Using dbatools to check your most recent backup

In a previous post DBATOOLS.IO….A DBA timesaver/luxury, I showed you how to install and ran through a quick demo of a very useful tool called dbatools. It has over 500 very useful DBA commands and today I am going to show you one I use often that restores your last backup.

Backups are very important as a DBA, but even more important is the restore process. If your backups do not work, you do not work 😦

Using dbatools, verifying your last backup is very simple. Watch!

By typing or copying in the command below, it will go to the backup location from the -SqlInstance parameter and restore the last backup in that location.

Here are the parameters I used and the reason why:

-SqlInstance, put the name of the instance you want to restore from.

-Destination, you can restore on to a different server, so put your backup server you want to restore on.

-CopyFile, “If this switch is enabled, the backup file will be copied to the destination default backup location unless CopyPath is specified.”

-Database, the name of the database you want to restore.

-NoDrop, if you omit this parameter, it will restore the database, but then drop it after it completes. This will prevent it from being dropped.

-SqlCredential, if you use Sql Server authentication you need to provide a username, it will prompt you for the password. If you use Windows Authentication, you can omit this parameter.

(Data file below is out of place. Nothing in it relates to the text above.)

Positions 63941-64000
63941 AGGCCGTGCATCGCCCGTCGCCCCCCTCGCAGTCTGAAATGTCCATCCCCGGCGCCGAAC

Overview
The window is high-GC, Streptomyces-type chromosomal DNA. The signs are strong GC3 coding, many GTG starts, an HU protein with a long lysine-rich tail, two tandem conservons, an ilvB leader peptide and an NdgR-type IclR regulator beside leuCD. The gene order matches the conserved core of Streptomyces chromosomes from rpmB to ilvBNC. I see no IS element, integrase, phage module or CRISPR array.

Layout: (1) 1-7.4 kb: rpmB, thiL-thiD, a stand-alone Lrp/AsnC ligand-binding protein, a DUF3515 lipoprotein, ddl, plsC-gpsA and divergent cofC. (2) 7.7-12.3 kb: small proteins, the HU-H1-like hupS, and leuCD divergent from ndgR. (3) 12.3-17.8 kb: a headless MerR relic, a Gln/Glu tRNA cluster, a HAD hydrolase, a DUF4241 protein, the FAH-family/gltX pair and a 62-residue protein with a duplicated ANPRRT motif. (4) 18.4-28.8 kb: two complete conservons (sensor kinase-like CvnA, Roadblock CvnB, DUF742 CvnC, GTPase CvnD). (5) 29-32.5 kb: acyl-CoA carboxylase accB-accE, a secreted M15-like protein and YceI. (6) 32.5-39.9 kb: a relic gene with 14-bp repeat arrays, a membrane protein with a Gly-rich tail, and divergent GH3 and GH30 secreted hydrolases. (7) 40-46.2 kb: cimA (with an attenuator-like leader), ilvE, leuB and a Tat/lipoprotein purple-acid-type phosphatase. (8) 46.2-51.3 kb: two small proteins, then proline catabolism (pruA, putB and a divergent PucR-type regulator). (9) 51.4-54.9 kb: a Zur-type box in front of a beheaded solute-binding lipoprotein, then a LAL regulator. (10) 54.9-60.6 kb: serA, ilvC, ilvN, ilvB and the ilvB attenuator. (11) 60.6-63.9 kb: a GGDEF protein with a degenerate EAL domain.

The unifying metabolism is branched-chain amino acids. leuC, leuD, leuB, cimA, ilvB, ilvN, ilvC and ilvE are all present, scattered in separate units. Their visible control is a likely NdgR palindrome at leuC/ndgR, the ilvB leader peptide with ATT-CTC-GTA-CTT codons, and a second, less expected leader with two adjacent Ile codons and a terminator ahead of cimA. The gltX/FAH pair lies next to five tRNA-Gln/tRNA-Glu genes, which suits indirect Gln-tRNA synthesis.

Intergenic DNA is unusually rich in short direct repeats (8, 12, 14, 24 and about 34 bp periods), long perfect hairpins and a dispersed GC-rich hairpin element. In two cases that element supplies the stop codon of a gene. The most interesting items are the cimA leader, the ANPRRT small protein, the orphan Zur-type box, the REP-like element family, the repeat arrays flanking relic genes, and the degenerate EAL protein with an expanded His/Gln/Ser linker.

-DestinationCredential, if you use Sql Server authentication you need to provide a username, it will prompt you for the password. If you use Windows Authentication, you can omit this parameter.

Test-DbaLastBackup -SqlInstance gisdb1\gisdb1 -Destination GISDBEDIT\GISSQLEDIT -CopyFile -Database crimegis1 -NODROP -SqlCredential sa -DestinationCredential sa

Here it is prompting for my credentials.

Now the command is scanning the database and determining which backups should be restored.

It looked through the backup history and then the remote directory and found the file and now is restoring the BAK file.

When it is complete, it runs a Dbcc Checkdb to make sure everything is good and displays this information showing you the results of the attempt. It shows the time it took for the restore and the checkdb, and it shows that transaction logs were also restored.

If you do not want to restore the transaction logs, you can use the -IgnoreLogBackup parameter to just restore the BAK file. See below, same commands just adding the -ignorebackup:

Test-DbaLastBackup -SqlInstance gisdb1\gisdb1 -Destination GISDBEDIT\GISSQLEDIT -CopyFile -Database crimegis1 -NODROP -IgnoreLogBackup -SqlCredential sa -DestinationCredential sa

And in the results window, it shows only the BAK was restored.

If we open SSMS, you can see the database got restored in this format: dbatools-testrestore-crimeGIS. There is of course a parameter you can use to restore with a different name (-Prefix).

To read about more that you can do with the Test-DbaLastBackup command, follow this link. https://docs.dbatools.io/Test-DbaLastBackup

There is so much you can do with this command, I just scratched the surface. You can test restore an entire instance, skip the dbcc checkdb, etc.

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